Best Fly Fishing Books
Fly fisherman are blessed in the fact that they have so many good books to choose from. Few recreational activities are as well recorded as the pursuit of taking trout on an artificial fly. Some books are simple "How to" books, while others explain the incredible draw of fly fishing, and why it is so special to those who enjoy it. Both types of books have their merit, and we will recommend books of both types.
This book is an antique. It was written when silk fly lines were the rule rather than the exception, and when bamboo was the fly rod material that everyone used. On the surface, the book (which was last updated by Bergman in the 1950s) may seem outdated an obsolete, little more than a work to study how fly fishing used to be done. But it is much more than that. Bergman writes extensively about the techniques that he used in difficult situations to catch trout, and most of them are still extremely useful today. He explains everything from how to properly manipulate a wet-fly in still water to the difficulties of midge fishing. While his tackle would be considered outdated today, his fishing methods are still useful, and a lot can be learned from this classic fly fishing work. Towards the beginning of the book Bergman says, "Fishing seemed to be the one sport that best gratified my innate craving for an intimacy with those forces of which I knew so little." How can we argue with that?
2. L.L. Bean Fly Fishing Handbook-Dave Whitlock
Fly fishing's most famous practicioner, Dave Whitlock, wrote this excellent work for those who are just beginning their journey with fly fishing. He leads the beginning fly fisher by the hand, explaining everything from how to put backing and line on a fly reel on up to the taking of selective trout. Dave Whitlock explains everything in a manner that is easy to understand by the beginner, but still manages not to talk down to them. While there are many books out there for those who are just learning to fly fish, this is the one I would recommend.
3. The Longest Silence- Thomas McGuane
Tom McGuane is a master of the art of explaining our passion for fly fishing. He relates his stories of fly fishing for myriad species across the world, from rainbow and brook trout in his home stream to bonefish and permit off the coast of Florida. He explains how fly fishing is a bittersweet way of looking at the world. He explains the wonders of the natural world while noting that fishing can give us direct look in the face of mortality. The book is sad while still being humorous, and is a must for any fly fisherman.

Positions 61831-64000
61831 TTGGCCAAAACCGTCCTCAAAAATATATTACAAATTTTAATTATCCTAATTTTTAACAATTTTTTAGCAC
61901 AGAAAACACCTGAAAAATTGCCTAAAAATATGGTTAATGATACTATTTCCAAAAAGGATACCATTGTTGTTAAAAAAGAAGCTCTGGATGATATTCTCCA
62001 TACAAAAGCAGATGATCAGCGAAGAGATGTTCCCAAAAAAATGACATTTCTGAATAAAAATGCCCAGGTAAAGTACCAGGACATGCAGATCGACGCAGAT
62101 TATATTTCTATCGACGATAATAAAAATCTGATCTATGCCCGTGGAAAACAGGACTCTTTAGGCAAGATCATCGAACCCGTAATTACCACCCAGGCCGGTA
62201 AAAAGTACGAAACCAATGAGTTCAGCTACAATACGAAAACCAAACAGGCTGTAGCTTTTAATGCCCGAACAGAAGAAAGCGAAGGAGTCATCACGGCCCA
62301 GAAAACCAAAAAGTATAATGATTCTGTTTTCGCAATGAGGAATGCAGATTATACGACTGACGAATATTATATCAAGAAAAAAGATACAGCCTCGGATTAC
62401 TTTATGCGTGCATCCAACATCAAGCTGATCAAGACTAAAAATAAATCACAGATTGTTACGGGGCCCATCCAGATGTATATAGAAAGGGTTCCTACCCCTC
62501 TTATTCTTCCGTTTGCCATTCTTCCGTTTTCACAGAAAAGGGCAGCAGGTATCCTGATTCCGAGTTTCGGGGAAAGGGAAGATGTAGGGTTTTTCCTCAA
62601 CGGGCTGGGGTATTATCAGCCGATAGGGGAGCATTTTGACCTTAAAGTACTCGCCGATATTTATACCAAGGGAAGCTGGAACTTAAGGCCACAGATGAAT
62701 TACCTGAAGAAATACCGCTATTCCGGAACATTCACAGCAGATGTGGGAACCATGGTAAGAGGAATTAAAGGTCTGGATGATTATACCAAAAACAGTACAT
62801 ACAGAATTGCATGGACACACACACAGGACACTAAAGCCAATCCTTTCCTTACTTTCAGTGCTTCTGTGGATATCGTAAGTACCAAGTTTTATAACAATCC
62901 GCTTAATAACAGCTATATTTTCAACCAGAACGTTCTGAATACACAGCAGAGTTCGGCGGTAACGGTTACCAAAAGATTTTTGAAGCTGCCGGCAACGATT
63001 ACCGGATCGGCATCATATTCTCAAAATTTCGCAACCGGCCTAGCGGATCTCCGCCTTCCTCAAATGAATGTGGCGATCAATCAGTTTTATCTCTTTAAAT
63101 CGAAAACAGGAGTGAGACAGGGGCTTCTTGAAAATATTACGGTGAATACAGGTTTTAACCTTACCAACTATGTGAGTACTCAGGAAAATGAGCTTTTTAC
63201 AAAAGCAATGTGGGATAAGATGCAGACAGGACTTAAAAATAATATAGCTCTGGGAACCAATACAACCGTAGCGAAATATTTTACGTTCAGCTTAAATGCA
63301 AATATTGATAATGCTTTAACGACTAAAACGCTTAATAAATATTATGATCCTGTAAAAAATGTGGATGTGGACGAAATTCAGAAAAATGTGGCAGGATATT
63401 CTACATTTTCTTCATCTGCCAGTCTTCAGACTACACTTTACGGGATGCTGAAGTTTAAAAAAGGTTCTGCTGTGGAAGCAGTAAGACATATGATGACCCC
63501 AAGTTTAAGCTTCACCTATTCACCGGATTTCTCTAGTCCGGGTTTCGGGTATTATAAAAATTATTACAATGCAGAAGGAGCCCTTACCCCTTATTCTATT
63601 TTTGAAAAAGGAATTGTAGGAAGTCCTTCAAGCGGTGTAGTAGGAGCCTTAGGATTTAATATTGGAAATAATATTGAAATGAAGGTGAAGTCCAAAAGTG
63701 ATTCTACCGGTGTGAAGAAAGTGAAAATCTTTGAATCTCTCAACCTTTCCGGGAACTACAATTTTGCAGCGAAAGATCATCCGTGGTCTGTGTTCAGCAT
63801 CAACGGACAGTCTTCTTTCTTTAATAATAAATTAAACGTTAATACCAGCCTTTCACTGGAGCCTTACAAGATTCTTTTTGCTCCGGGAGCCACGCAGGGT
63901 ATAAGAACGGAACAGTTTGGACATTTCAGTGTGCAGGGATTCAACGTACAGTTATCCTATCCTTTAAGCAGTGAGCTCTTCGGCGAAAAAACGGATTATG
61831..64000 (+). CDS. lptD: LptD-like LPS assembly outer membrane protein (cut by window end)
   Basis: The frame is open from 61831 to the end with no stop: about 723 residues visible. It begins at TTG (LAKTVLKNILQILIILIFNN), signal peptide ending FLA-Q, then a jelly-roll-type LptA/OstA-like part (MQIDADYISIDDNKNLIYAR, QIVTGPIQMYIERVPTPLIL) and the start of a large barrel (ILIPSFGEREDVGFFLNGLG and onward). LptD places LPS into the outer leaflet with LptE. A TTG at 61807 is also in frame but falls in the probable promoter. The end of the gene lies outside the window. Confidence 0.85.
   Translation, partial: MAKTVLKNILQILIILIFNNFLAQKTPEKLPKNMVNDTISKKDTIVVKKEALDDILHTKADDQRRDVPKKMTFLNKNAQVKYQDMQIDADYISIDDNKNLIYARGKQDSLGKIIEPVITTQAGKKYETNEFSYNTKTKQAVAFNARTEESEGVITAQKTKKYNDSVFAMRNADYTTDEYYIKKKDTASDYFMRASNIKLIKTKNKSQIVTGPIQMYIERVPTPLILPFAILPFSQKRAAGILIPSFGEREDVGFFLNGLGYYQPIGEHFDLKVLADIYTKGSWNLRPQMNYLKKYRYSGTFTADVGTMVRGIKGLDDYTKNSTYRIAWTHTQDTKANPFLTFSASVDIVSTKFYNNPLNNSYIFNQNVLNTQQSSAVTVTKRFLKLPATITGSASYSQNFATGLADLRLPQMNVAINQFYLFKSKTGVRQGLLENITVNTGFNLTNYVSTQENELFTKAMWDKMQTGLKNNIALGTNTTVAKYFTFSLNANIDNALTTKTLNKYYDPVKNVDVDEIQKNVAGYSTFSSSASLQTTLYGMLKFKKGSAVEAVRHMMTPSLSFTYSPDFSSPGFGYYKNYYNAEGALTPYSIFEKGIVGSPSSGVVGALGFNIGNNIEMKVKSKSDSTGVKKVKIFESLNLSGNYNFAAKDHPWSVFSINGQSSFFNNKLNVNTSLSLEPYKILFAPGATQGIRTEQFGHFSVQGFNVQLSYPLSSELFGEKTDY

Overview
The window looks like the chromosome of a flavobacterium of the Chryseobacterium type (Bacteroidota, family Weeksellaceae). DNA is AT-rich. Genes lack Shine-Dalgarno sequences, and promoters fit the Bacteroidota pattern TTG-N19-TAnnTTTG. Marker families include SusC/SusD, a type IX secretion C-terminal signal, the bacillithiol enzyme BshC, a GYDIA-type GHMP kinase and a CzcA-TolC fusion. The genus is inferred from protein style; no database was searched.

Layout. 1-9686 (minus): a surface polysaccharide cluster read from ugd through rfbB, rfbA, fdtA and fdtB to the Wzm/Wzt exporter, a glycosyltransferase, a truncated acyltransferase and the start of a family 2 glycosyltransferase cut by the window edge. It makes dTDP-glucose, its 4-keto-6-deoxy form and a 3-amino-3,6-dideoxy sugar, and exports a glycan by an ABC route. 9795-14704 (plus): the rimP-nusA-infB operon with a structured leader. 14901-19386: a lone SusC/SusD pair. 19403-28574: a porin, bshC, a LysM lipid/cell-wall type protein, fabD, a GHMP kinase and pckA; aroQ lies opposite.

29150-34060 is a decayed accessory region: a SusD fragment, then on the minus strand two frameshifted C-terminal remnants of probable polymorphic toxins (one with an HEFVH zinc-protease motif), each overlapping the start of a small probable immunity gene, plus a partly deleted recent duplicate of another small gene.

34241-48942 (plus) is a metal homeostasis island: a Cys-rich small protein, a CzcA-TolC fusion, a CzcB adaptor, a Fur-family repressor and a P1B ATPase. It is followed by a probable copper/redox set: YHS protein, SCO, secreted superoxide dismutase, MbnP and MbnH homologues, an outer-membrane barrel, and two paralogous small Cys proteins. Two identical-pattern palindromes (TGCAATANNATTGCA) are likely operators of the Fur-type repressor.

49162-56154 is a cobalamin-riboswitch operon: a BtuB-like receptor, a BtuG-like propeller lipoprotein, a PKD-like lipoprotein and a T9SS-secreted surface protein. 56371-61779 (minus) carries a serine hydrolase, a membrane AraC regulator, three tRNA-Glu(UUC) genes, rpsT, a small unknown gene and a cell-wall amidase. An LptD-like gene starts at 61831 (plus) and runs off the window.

4. Death, Taxes, and Leaky Waders-John Gierach
John Gierach's story are plain spoken while still being profound. In this book, you'll find lighthearted passages like "Expertizing" which explains the dangers of becoming too cocky as a fisherman. But it is also serious in other areas. In the story "Even Brook Trout Get the Blues" he likens the fate of brook trout in a silted in beaver pond to the mortality of humans, in a way that only Gierach could. He is the least pretentious of the fly fishing writers, and is able to make eloquent points without putting the average reader off. When he tells a fishing story, he makes you feel like you are on the stream, fishing beside him.
5.The Orvis Guide to Reading Trout Streams-Tom Rosenbauer
Tom Rosenbauer explains the dynamics in play on trout streams, and how that effects the fisherman. Rosenbauer explains how current speed, obstruction, depth, and water temperature effect trout. Quite simply, if you don't know where to look for trout, you won't catch many, so this book is an absolute must for those who don't have a lot of experience stream fishing for trout.
The literature that surrounds the sport of fly fishing is one of it's most enjoyable aspects. Whenever the situation is such that you can't actually be fishing. You can choose one that will educate you for later experience, or one that will keep you entertained. Whichever you choose, all five of these books are must reads for fly fisherman.